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Mellon Foundation awards pilot funding for consortium in environmental humanities

With a $150,000 grant, Carolina and three other universities will study coasts, climates and the environmental humanities.

Dr. Charles

The Andrew W. Mellon Foundation has awarded a $150,000 two-year grant to pilot a consortium of four research institutions and their public partners to study coasts, climates and the environmental humanities. The Coasts, Climates, the Humanities and the Environment Consortium is a partnership of the University of North Carolina at Chapel Hill, Louisiana State University, the University of Florida and the University of Georgia, as well as an alliance of regional stakeholders.

“This opportunity to collaborate institutionally has the potential to transform individual partnerships into ongoing pipelines between our institutions and communities,” said Elizabeth Engelhardt, a co-principal investigator on the grant. She is interim senior associate dean for fine arts and humanities and John Shelton Reed Distinguished Professor of Southern Studies in the College of Arts & Sciences at UNC-Chapel Hill. “Moreover, the issues we are discussing demand that we work to scale. The problems are large; our partnerships need to be equally ambitious. This effort promises to be.”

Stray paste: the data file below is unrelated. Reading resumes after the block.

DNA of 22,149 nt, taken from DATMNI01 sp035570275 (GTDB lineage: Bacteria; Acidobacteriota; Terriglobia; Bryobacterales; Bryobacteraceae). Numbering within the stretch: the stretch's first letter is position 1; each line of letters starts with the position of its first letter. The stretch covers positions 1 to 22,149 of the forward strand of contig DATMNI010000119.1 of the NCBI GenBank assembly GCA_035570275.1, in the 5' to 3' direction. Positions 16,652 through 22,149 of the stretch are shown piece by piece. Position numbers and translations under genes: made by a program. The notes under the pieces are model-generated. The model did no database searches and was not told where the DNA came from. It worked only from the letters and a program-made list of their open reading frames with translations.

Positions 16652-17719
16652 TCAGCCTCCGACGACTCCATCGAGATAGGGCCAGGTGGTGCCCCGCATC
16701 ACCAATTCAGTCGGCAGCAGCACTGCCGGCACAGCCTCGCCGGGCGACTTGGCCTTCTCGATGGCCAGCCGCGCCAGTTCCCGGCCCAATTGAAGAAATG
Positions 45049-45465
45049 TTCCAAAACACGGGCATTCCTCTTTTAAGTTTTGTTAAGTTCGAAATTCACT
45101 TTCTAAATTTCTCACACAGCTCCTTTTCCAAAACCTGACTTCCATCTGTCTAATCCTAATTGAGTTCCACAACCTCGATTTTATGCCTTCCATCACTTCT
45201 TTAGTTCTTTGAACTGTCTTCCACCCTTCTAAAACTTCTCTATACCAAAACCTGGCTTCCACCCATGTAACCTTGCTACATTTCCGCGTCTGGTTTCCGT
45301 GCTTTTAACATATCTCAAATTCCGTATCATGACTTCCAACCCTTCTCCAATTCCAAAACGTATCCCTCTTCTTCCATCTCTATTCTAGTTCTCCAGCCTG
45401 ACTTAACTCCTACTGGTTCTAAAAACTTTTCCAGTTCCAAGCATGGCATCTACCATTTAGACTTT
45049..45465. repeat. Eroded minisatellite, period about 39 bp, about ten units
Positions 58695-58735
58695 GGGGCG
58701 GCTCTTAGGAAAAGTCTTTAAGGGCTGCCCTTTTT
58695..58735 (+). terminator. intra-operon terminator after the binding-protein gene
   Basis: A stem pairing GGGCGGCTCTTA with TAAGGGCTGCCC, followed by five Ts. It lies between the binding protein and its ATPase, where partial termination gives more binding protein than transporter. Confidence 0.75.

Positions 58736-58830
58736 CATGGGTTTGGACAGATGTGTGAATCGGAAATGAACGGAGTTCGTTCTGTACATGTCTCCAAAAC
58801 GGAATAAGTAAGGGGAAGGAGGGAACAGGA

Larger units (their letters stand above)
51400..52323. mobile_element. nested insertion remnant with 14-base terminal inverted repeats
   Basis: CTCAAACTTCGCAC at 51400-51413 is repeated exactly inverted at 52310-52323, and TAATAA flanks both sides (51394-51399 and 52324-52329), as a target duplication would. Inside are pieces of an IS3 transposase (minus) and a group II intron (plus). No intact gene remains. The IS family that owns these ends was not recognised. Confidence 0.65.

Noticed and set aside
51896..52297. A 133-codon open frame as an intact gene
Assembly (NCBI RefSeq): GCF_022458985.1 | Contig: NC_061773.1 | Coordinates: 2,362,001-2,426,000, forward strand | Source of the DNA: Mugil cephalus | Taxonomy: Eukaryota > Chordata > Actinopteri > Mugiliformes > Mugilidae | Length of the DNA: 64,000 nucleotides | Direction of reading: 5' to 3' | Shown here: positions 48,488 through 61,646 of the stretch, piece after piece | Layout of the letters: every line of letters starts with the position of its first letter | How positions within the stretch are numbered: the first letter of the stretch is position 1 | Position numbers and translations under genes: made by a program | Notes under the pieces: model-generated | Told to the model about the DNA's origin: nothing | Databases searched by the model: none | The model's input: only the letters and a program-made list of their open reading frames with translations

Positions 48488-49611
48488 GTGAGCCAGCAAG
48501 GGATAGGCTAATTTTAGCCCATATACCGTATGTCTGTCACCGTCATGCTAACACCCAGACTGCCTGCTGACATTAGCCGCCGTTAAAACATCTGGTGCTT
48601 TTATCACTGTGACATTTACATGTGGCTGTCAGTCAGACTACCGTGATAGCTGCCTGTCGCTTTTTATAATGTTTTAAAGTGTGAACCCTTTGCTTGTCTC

Research into the diversity and complexity of coastal zones and cultures through the medium of environmental humanities approaches is growing rapidly in context of climate instability. CHECC engages the sea and land grant missions of its member institutions via two initial clusters: “Coasts, Archives and Climates” and “Coastal Futures and the Public Humanities.”

These clusters will engage diverse community groups, students and faculty in projects that study the environmental history and impacts of storms and tidal waters on a series of specific locations. Each cluster will integrate archival research with public engagement to create humanities-informed models of understanding for contemporary and emerging challenges.

“Science has alerted society to the slow-moving change that is unfolding around us,” said Craig E. Colten, Carl O. Sauer Professor in the department of geography and anthropology at Louisiana State University. “This consortium will address the complex roles of society and culture in responding. A diverse team of humanities scholars, whose institutions span the eastern seaboard and gulf coast, will explore the underlying social values and meanings of nature-society relationships and how they relate to our ability to confront environmental change.”